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Quad Cities Project Aims to Save Mussels During I-74 Upgrade

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Gary J. Wege/USFWS.
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After nearly 20 years of planning, a project has started to save thousands of mussels in the Mississippi River between Moline and Bettendorf. Today, a St. Louis company began re-locating mussels along the route of the new I-74 bridge. 

Heidi Woeber, from the US Fish and Wildlife Service, says it will take about 2 months to gather, sort, and move nearly half a million mussels.

"So we're not moving all of the mussels. There's probably close to a million mussels out there. Some mussels will perish as a result of the construction, but we moved the mussels that we thought were feasible and that we knew would be directly impacted by the project."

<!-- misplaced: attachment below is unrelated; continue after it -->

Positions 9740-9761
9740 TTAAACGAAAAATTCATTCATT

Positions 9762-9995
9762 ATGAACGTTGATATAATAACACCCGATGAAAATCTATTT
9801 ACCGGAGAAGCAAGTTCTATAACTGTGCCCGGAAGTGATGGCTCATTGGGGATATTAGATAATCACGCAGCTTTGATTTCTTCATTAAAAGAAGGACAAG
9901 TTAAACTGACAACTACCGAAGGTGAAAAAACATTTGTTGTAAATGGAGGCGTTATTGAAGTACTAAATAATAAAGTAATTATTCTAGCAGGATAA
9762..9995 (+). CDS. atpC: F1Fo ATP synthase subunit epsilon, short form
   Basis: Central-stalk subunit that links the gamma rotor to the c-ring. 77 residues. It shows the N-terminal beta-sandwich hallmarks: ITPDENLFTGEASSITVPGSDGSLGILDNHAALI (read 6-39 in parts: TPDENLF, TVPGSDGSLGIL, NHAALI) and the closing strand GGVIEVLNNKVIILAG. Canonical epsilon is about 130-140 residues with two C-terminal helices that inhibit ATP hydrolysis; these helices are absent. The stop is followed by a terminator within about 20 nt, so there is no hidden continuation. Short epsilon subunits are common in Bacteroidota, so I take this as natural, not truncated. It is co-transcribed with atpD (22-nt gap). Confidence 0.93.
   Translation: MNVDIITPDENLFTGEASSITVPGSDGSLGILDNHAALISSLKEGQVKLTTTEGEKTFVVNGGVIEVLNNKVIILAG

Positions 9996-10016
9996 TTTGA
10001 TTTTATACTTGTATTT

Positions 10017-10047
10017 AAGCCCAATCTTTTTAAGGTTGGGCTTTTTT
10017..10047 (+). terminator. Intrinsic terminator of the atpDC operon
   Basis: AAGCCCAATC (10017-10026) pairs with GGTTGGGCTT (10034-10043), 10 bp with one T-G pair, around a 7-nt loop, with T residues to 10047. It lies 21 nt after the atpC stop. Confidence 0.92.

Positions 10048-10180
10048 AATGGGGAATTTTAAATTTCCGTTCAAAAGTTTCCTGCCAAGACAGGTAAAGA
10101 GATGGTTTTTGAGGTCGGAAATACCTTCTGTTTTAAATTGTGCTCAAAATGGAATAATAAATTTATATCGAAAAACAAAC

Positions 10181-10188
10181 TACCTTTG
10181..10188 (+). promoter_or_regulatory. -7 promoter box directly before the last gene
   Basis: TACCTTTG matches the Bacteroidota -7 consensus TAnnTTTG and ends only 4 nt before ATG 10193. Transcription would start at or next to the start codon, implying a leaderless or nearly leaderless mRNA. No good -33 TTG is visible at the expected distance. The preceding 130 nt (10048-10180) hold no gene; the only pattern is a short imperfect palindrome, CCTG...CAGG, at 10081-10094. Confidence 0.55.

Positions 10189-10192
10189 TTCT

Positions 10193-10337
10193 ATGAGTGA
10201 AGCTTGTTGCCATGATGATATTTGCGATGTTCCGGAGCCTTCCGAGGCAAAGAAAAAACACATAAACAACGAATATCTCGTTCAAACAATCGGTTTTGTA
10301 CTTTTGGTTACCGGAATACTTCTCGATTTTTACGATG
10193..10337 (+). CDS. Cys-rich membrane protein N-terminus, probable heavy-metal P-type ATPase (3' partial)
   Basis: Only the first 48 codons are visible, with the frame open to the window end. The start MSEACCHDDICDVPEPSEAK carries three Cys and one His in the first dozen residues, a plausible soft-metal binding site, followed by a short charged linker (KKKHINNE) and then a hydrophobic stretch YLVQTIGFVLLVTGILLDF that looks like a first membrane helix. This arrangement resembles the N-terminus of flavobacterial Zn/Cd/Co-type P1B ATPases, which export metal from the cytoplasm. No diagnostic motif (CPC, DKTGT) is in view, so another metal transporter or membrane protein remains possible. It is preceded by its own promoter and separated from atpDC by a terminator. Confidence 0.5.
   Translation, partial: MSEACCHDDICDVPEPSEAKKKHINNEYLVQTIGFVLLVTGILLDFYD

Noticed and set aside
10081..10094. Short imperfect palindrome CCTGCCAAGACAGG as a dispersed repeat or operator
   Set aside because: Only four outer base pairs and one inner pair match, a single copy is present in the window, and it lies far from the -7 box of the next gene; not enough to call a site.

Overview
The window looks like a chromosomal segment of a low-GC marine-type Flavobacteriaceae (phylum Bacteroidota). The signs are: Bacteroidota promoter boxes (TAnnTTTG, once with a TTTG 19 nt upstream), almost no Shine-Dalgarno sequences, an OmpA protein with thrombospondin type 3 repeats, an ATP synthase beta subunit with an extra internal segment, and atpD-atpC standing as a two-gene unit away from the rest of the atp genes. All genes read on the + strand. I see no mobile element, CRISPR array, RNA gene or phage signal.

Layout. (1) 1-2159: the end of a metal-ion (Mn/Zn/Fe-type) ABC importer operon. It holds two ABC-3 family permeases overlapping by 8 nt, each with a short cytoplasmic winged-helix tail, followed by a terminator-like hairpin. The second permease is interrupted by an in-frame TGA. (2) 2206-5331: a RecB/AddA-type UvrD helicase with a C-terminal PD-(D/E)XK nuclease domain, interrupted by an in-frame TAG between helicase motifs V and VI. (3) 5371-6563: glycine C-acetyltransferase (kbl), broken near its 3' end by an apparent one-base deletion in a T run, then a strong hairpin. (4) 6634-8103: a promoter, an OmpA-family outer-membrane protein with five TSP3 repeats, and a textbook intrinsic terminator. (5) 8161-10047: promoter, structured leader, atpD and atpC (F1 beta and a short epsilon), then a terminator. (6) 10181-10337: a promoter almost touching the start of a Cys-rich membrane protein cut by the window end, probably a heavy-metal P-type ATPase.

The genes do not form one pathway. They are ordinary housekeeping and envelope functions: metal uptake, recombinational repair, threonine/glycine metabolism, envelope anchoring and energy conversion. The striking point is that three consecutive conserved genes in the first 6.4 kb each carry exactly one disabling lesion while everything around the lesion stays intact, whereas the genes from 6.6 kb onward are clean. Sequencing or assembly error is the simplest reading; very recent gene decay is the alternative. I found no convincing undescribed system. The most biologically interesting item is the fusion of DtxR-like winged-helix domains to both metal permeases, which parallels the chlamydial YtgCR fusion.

She says they'll be moved to already existing mussel beds upstream from the Quad Cities.

Emily Robins is a malacologist, or mussel expert, for the company Ecological Specialists, that's doing the moving. After their divers gather the mussels, they'll be sorted on shore, counted, and then put back in the river within 24 hours.

"They're really an important resource in the river. They're important for filtering the water, and they play a big role in the ecosystem. And so by doing this, we're able to salvage them out of those areas and put them somewhere else where they'll hopefully be able to survive"

Twenty-five species of mussels are affected, including 5 that are considered threatened or endangered by state and federal governments. 

Construction of the new I-74 bridge is now scheduled to start in 2018.